Chronic traumatic encephalopathy (CTE) is a degenerative brain disease that is thought to be caused by repeated head injuries, such as those sustained through playing contact sports or experiencing physical abuse.
CTE is commonly linked to contact sports like boxing, Rugby and American football. Many of the research studies on CTE focus on former athletes who may have been exposed to repeated head injuries. It’s worth noting that CTE was previously referred to as “punch drunk” syndrome and dementia pugilistica, but these terms are no longer used because it is now understood that CTE is not just limited to people who have retired from boxing. Instead, it can potentially affect anyone who has experienced repeated head trauma.
The symptoms of chronic traumatic encephalopathy (CTE) can vary widely, and they may not appear until many years after the head injuries that caused the condition. Some common symptoms of CTE include:
- Memory loss
- Difficulty with concentration and attention
- Mood swings and emotional instability
- Impulse control problems and difficulty with decision-making
- Depression and anxiety
- Aggression and irritability
- Parkinsonism (movement problems similar to those seen in Parkinson’s disease)
It’s important to note that these symptoms can also be caused by other conditions, and that not everyone who has experienced head injuries will develop CTE.
What causes CTE
CTE is thought to be caused by repeated head injuries, such as concussions, that occur over a prolonged period of time. While it is possible to develop CTE after experiencing a concussion, it is important to note that CTE and concussion are separate conditions, and not everyone who experiences a concussion will go on to develop CTE. However, research suggests that the risk of developing CTE may increase with the number of concussions or other head injuries that a person experiences. It is thought that certain groups of people may be more vulnerable to the risk.
- Playing contact sports, such as American football, Rugby, boxing, or hockey
- Experiencing physical abuse or domestic violence
- Serving in the military and being exposed to blasts or other traumatic brain injuries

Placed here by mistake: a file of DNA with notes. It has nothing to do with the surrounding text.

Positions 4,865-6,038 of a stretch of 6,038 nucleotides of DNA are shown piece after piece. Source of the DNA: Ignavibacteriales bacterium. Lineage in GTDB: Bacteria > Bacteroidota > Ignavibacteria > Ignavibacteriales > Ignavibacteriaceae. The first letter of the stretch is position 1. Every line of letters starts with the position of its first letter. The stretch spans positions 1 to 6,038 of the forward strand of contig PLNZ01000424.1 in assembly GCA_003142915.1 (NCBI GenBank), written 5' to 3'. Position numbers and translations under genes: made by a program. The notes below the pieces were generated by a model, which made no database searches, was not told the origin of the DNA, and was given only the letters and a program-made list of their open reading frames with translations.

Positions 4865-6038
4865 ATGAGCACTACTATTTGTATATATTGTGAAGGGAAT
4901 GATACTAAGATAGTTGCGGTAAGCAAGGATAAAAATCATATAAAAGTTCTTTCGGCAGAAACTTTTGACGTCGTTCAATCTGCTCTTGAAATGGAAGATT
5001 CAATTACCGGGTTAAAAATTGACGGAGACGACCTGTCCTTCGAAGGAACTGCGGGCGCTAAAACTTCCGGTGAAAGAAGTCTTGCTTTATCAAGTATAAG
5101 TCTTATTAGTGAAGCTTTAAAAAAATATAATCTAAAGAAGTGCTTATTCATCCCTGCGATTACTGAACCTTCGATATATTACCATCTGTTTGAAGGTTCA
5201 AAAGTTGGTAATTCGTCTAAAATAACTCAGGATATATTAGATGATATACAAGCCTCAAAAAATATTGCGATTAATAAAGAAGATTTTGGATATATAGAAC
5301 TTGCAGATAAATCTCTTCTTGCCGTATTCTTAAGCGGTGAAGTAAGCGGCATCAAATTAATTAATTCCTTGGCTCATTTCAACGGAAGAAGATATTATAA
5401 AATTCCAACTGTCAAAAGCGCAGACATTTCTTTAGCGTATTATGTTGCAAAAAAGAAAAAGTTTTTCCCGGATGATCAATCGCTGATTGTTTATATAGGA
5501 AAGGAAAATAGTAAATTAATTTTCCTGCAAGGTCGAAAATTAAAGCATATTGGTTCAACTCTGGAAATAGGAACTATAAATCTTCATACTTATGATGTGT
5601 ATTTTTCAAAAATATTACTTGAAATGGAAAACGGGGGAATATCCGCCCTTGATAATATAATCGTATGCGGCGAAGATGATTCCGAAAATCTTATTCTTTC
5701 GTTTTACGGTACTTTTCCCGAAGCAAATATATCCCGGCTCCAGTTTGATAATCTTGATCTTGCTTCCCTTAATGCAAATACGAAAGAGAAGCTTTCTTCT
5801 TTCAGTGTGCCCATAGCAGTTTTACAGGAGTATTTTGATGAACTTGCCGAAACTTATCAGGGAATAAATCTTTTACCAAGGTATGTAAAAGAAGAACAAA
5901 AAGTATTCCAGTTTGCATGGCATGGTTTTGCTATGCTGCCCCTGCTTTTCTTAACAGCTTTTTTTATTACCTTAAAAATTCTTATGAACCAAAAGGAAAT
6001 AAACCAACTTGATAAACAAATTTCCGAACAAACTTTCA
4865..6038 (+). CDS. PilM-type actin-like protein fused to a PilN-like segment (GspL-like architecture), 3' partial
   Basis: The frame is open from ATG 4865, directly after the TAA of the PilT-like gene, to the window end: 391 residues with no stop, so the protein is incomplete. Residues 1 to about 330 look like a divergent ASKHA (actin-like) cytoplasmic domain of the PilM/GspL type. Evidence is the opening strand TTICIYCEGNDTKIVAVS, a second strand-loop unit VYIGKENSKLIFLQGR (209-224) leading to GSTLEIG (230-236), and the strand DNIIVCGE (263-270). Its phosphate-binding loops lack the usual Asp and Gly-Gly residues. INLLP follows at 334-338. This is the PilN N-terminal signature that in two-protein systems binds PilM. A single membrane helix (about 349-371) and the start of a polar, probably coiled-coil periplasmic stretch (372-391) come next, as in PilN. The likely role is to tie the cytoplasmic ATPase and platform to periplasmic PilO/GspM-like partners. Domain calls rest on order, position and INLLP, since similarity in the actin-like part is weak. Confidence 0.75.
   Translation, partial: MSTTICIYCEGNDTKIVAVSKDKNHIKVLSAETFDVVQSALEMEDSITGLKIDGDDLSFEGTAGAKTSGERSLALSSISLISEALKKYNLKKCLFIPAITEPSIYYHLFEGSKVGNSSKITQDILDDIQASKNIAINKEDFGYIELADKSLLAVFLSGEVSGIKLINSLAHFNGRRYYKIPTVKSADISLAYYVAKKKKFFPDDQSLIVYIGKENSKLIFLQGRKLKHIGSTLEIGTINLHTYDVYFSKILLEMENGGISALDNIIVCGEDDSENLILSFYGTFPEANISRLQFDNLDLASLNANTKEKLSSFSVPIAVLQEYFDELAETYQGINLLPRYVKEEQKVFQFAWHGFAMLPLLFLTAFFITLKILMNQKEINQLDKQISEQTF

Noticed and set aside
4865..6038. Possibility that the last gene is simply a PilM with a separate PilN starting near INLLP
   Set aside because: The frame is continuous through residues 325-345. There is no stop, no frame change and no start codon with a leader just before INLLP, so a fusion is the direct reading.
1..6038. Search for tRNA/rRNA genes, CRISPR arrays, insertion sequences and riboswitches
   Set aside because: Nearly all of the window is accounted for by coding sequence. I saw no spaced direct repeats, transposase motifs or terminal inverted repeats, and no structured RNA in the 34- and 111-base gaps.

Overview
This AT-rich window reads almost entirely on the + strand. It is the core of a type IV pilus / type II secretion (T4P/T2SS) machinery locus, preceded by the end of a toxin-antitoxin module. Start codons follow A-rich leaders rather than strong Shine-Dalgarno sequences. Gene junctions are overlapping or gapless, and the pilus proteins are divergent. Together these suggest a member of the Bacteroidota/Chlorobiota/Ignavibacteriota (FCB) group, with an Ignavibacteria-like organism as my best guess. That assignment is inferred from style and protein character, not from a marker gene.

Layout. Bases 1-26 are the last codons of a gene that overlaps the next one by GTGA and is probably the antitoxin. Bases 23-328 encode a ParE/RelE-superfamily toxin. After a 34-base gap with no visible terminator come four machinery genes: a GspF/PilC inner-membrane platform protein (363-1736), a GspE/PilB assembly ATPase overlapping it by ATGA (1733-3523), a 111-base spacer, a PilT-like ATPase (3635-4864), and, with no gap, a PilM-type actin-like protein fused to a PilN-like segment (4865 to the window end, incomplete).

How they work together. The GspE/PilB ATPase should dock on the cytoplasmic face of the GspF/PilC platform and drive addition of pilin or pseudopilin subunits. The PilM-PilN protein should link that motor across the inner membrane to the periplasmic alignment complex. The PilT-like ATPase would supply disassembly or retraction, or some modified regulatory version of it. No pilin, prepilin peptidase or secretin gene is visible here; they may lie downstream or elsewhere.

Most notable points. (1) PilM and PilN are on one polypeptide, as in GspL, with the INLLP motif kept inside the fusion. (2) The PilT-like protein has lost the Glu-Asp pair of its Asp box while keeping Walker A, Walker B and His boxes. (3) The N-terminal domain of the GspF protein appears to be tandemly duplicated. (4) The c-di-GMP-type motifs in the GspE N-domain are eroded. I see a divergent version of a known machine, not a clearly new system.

- Participating in high-risk activities, such as stunt work or extreme sports
It is difficult to determine exactly who is affected by Chronic traumatic encephalopathy (CTE), as the condition is still not fully understood and there is limited research on the subject, as the condition has been found in individuals who have experienced a wide range of repetitive brain trauma, including:
- Professional athletes who have participated in contact sports such as football, hockey, and boxing
- Amateur athletes who have participated in contact sports
- Military personnel who have been exposed to blasts or other head trauma
- Individuals who have experienced repetitive head trauma due to physical abuse or domestic violence
- Individuals who have engaged in risky behaviors that have resulted in repeated head injuries, such as stunt performers or people who have participated in extreme sports.
It is thought that individuals who have experienced more severe and/or more frequent brain injuries may be at higher risk for developing CTE, although more research is needed to confirm this. Other potential risk factors for CTE may include genetics, brain structure, and other individual differences.
Diagnosing Chronic traumatic encephalopathy (CTE) can be challenging, as the condition can only be definitively diagnosed post-mortem through an examination of brain tissue. However, there are some tests that can be used to help identify the presence of CTE in living individuals. These tests may include: